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Reviews in the Neurosciences

Editor-in-Chief: Huston, Joseph P.

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Volume 24, Issue 3 (Jun 2013)

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Ambient particulate matter and its potential neurological consequences

Clare Loane
  • Centre for Neuroscience, Division of Experimental Medicine, Imperial College London, London W12 0NN, UK
  • Other articles by this author:
  • De Gruyter OnlineGoogle Scholar
/ Christodoulos Pilinis
  • Water and Air Analysis Laboratory, Department of Environment, University of Aegean, Mytilene 81 100, Greece
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/ Themistocles D. Lekkas
  • Water and Air Analysis Laboratory, Department of Environment, University of Aegean, Mytilene 81 100, Greece
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/ Marios Politis
  • Corresponding author
  • Centre for Neuroscience, Division of Experimental Medicine, Imperial College London, London W12 0NN, UK
  • Email
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Published Online: 2013-04-08 | DOI: https://doi.org/10.1515/revneuro-2013-0001

Abstract

Exposure to ambient air pollution has been consistently associated with respiratory and cardiovascular disease. However, the neurological effects of air pollution have received little attention. It is suggested that the components of air pollution, such as particulate matter (PM) and specifically ultrafine particulate matter (UFP), may have the potential to extend beyond pulmonary organs to the central nervous system (CNS) and, ultimately, the brain. The transport mechanisms are not clear, although at least four possible routes have been proposed implicating PM and UFP in neurological disease processes. A limited number of studies have been undertaken to assess the role of PM and UFP in CNS diseases, including migraine, headache, stroke, Alzheimer’s disease, and Parkinson’s disease. Considering the high prevalence of such CNS diseases, along with the frequent and increasing exposure to ambient air pollution, it is important to highlight possible associations with regards to preventative, monitoring, and control measures. This article aimed to review the literature in relation to translocation routes of PM and UFP and their potential role in neurological disease processes.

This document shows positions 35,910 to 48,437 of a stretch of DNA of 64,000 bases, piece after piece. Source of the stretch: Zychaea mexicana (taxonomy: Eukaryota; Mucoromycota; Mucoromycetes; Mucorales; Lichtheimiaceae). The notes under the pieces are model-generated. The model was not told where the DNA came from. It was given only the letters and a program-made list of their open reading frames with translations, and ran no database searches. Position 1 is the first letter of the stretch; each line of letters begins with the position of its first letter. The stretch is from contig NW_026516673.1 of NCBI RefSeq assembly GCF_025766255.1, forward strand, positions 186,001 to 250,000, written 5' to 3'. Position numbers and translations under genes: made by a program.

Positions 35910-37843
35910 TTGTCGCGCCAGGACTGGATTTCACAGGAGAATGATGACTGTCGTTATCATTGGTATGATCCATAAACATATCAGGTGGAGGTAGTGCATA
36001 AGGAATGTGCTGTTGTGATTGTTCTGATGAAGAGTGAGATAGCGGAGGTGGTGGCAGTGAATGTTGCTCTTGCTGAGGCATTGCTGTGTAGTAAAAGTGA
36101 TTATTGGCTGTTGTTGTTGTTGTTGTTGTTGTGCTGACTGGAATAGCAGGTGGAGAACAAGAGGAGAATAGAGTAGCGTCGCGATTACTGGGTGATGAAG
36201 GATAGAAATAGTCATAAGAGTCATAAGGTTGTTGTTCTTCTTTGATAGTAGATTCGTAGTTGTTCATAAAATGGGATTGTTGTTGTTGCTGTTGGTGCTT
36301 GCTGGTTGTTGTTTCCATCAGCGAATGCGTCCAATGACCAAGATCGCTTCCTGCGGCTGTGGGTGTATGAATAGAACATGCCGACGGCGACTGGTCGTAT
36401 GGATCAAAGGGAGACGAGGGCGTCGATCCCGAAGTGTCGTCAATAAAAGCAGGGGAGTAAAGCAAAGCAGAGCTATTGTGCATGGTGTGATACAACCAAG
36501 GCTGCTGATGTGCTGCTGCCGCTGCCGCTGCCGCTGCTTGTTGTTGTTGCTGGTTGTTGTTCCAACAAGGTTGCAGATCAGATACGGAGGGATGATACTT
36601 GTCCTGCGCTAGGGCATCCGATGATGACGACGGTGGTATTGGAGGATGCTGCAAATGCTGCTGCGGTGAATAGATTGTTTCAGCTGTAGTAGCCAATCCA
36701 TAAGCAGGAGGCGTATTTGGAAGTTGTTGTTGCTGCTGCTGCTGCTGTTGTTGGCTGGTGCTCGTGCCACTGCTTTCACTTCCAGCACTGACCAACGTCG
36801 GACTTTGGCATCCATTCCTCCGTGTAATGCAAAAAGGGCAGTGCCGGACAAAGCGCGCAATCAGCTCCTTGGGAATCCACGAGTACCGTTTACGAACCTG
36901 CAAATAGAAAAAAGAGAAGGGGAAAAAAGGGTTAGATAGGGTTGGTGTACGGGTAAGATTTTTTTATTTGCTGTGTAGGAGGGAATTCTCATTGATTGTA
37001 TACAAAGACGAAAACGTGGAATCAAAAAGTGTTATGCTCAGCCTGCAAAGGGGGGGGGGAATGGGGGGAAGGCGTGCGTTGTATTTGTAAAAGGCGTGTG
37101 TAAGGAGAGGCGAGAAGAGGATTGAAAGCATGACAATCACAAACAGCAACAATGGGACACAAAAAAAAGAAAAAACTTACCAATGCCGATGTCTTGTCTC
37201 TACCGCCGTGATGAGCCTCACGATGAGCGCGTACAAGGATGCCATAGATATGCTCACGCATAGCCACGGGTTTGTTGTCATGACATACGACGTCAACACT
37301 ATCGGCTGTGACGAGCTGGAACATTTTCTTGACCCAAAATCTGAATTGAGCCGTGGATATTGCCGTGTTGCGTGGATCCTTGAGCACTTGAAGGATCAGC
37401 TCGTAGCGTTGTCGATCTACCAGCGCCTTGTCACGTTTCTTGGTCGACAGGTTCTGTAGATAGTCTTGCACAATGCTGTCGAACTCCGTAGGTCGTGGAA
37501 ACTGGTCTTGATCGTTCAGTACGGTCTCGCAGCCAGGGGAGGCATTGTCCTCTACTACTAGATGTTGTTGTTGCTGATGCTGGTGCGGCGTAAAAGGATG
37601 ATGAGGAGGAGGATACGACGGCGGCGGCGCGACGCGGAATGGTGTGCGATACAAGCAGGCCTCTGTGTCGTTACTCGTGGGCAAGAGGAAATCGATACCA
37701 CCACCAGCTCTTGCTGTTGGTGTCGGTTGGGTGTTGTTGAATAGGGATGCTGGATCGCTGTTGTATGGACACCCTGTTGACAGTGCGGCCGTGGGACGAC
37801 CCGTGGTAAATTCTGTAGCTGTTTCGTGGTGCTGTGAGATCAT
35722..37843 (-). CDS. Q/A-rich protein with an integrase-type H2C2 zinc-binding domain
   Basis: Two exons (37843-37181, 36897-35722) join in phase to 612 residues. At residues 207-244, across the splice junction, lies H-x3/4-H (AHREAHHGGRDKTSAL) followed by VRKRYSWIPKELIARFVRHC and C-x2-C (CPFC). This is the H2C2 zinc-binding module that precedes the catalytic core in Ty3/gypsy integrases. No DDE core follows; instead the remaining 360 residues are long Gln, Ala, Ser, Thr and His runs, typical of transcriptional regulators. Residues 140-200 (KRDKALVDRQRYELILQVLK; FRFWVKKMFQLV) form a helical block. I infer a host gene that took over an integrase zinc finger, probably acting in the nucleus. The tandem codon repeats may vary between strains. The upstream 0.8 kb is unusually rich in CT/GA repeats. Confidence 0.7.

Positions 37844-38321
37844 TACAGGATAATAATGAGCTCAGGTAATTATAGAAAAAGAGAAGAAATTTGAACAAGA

Keywords: air pollution; CNS; neurodegeneration; neuroinflammation; particulate matter

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About the article

Clare Loane

Clare Loane (BSc, MSc) is a psychologist by background, receiving her education from the University of Surrey and University College London. She is involved in a number of neuroimaging studies using fMRI and PET focusing on the pathophysiology and functional anatomy of neurodegenerative disease. She is currently completing her PhD in Neuroscience at Imperial College London.

Christodoulos Pilinis